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Kennesaw DUI Lawyer

Pandemic lockdowns had some unintended negative consequences, such as more DUIs. In 2019, a decades-long law enforcement and judicial drunk driver crackdown appeared to be working. Then came 2020. Traffic enforcement dropped to almost nothing. Thus, many drivers developed bad habits, such as drinking and driving. Like many bad habits, this one is easy to form and hard to break. As a result, DUI crash fatalities are almost as high today as they were in 1990, before the crackdown began.

To stem the tide, law enforcement and judicial authorities are tougher on DUI than ever. In this environment, a defendant badly needs a dedicated Kennesaw DUI lawyer like Andrew Schwartz and his crack legal team. Mr. Schwartz quickly evaluates your case and identifies all possible defenses. Then, he stands up for you in court. This assertive posture is the best way, and usually the only way, to reduce or eliminate the severe direct and collateral consequences of a Georgia DUI.

DUI Consequences

We mentioned direct and collateral DUI consequences above. Now, let’s look at these consequences in more detail. Direct DUI consequences include extended court supervision and drivers’ license suspension.

Contrary to popular myth, probation is not a slap on the wrist. Usually, probationers must personally meet with supervision officers at least twice a month. These appointments aren’t dental appointments. Supervision officers don’t schedule them at the probationer’s convenience, and the probationer cannot cancel them for random reasons. Other strict controls include lifestyle prohibitions, consent to random searches, and community service.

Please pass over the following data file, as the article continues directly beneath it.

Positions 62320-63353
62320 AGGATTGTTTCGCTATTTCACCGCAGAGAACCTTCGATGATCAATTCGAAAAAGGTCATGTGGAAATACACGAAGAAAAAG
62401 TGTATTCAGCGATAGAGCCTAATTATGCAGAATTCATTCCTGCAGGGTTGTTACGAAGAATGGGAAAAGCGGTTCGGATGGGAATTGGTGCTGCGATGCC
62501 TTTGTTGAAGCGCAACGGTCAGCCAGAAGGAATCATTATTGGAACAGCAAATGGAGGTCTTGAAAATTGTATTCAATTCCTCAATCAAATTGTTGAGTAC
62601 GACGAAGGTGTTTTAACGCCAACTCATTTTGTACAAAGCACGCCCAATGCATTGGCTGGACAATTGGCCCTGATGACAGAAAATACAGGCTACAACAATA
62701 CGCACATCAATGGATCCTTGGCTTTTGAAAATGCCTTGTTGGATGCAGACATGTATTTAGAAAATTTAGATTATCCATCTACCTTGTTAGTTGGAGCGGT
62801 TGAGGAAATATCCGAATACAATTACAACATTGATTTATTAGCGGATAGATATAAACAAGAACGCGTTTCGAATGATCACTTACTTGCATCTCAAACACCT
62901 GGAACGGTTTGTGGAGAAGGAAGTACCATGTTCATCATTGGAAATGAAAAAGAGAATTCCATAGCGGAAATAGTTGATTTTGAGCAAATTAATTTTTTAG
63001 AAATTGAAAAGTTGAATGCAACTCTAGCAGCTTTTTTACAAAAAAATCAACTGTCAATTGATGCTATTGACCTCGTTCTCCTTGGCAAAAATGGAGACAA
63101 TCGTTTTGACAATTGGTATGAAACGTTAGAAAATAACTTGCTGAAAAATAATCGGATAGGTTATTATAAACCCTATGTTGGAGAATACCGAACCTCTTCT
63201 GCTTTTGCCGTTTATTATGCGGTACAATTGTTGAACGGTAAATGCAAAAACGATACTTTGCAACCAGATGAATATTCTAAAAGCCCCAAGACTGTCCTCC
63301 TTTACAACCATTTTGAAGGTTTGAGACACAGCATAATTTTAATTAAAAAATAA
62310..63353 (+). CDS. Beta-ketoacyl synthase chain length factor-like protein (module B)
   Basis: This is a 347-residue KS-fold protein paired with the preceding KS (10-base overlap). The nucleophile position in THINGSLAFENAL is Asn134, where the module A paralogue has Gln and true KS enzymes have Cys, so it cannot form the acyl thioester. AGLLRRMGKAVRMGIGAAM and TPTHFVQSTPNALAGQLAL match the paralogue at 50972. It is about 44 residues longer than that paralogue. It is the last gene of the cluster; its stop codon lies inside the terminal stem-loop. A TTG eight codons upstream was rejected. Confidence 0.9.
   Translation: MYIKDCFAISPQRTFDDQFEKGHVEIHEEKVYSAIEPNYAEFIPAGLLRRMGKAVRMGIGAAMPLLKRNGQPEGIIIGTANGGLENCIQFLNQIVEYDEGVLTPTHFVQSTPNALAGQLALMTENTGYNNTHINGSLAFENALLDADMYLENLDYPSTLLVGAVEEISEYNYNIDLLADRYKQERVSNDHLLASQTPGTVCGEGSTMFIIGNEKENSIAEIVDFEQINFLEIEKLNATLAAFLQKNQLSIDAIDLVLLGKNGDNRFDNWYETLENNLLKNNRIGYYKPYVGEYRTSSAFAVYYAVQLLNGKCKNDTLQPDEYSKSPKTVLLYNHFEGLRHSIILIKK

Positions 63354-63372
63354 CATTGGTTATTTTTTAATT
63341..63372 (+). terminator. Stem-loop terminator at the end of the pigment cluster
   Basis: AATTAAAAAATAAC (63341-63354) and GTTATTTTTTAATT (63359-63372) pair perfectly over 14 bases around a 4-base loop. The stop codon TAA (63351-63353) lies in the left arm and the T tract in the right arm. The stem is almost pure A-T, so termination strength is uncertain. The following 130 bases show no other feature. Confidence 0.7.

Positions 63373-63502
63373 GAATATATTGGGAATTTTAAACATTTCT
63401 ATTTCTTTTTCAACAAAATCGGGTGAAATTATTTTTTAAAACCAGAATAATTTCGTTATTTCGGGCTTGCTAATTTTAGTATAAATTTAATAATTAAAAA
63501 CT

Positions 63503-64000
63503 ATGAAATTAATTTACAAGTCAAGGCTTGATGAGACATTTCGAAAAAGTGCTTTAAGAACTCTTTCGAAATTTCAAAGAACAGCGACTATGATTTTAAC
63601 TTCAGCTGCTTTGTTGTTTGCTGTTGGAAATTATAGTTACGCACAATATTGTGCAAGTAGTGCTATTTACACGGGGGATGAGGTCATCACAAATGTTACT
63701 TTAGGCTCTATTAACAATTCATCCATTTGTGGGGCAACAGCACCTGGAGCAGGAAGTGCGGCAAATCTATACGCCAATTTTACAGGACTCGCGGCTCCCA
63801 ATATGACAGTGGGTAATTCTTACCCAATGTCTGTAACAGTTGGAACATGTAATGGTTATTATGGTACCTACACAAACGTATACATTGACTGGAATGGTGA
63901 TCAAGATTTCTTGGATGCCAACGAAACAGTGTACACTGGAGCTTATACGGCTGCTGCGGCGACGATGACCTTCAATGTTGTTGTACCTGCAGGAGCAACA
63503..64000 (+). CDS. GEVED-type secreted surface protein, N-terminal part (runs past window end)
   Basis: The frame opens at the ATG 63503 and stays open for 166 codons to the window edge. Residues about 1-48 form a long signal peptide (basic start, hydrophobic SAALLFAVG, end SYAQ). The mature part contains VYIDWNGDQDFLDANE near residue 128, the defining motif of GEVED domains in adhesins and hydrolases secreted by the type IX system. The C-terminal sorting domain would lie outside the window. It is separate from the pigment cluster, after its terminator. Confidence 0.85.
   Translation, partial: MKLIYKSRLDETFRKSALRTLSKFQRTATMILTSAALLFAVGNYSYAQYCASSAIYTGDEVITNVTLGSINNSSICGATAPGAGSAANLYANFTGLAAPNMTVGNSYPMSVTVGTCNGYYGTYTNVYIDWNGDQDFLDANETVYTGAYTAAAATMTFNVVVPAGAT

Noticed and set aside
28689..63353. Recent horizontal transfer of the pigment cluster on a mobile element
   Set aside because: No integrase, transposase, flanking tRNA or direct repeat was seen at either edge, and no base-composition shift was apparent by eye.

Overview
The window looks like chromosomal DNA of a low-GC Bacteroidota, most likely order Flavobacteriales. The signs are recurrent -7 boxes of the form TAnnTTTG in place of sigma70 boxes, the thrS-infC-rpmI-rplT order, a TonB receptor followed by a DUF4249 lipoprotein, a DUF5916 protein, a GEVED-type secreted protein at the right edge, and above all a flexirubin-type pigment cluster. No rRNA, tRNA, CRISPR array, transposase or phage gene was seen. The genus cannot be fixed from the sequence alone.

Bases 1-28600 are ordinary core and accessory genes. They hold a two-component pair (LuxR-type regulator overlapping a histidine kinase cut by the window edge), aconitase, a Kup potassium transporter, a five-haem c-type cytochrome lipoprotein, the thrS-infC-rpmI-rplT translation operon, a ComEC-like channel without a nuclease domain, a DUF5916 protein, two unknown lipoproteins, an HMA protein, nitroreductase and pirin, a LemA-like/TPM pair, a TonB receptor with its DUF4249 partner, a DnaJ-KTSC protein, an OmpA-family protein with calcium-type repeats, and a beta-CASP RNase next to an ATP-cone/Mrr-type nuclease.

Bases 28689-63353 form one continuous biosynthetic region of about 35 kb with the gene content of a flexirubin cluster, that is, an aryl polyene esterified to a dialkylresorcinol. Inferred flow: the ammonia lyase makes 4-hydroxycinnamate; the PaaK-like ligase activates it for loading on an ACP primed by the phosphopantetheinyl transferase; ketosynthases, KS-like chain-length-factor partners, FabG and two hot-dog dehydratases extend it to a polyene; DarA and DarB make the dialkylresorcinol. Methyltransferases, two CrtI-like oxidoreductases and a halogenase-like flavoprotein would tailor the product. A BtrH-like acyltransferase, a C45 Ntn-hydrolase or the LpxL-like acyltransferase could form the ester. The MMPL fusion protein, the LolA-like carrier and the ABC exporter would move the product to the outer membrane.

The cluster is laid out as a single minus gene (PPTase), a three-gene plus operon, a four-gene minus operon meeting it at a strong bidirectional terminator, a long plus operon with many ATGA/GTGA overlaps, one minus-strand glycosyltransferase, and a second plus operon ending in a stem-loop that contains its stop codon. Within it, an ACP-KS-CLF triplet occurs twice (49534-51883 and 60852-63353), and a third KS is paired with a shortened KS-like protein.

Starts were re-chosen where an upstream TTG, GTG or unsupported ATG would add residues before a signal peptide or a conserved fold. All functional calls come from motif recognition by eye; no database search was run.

In Georgia, a first-time DUI conviction usually means a one-year drivers’ license suspension. A limited drivers’ license that allows defendants to drive to and from work and for a few other essential purposes may be available. But that’s obviously not the same thing as an unrestricted license.

Sky high auto insurance rates are the worst collateral consequences. Most people must purchase high-risk SR-22 insurance and keep it for at least three years. An SR-22 is usually at least three times more expensive than regular auto insurance. After the three years expire, there’s no guarantee that insurance rates will drop significantly.

Other collateral consequences include employment problems and the social stigma associated with DUI.

Defense Strategies

Like most other criminal cases, DUIs in Georgia normally have procedural and/or substantive defenses.

Procedurally, officers must have reasonable suspicion to detain motorists and probable cause to arrest them. Reasonable suspicion is basically an evidence-based hunch. Officers cannot detain motorists who don’t “act right” or “look right.” Probable cause is a much higher standard that’s close to proof beyond a reasonable doubt. Unless the defendant clearly failed the walk-and-turn and other FSTs (field sobriety tests), a Kennesaw DUI defense lawyer might be able to get the arrest invalidated and the case thrown out of court.

Generally, prosecutors rely on chemical tests, mostly breath tests, to establish intoxication. Georgia law recently changed on this point. Now, an accurate chemical test is positive proof of intoxication.

Chemical tests, especially breath tests, are often inaccurate. Device calibration is a good example. A Massachusetts judge recently ruled that officers used improperly calibrated Breathalyzers for about eight years. That ruling puts over 25,000 DUI cases at risk, in Massachusetts alone.

Contact an Assertive Cobb County DUI Lawyer

An arrest isn’t the same thing as a conviction. For a free consultation with an experienced DUI lawyer in Kennesaw, contact Andrew L. Schwartz, P.C. We routinely handle matters in Fulton County and nearby jurisdictions.

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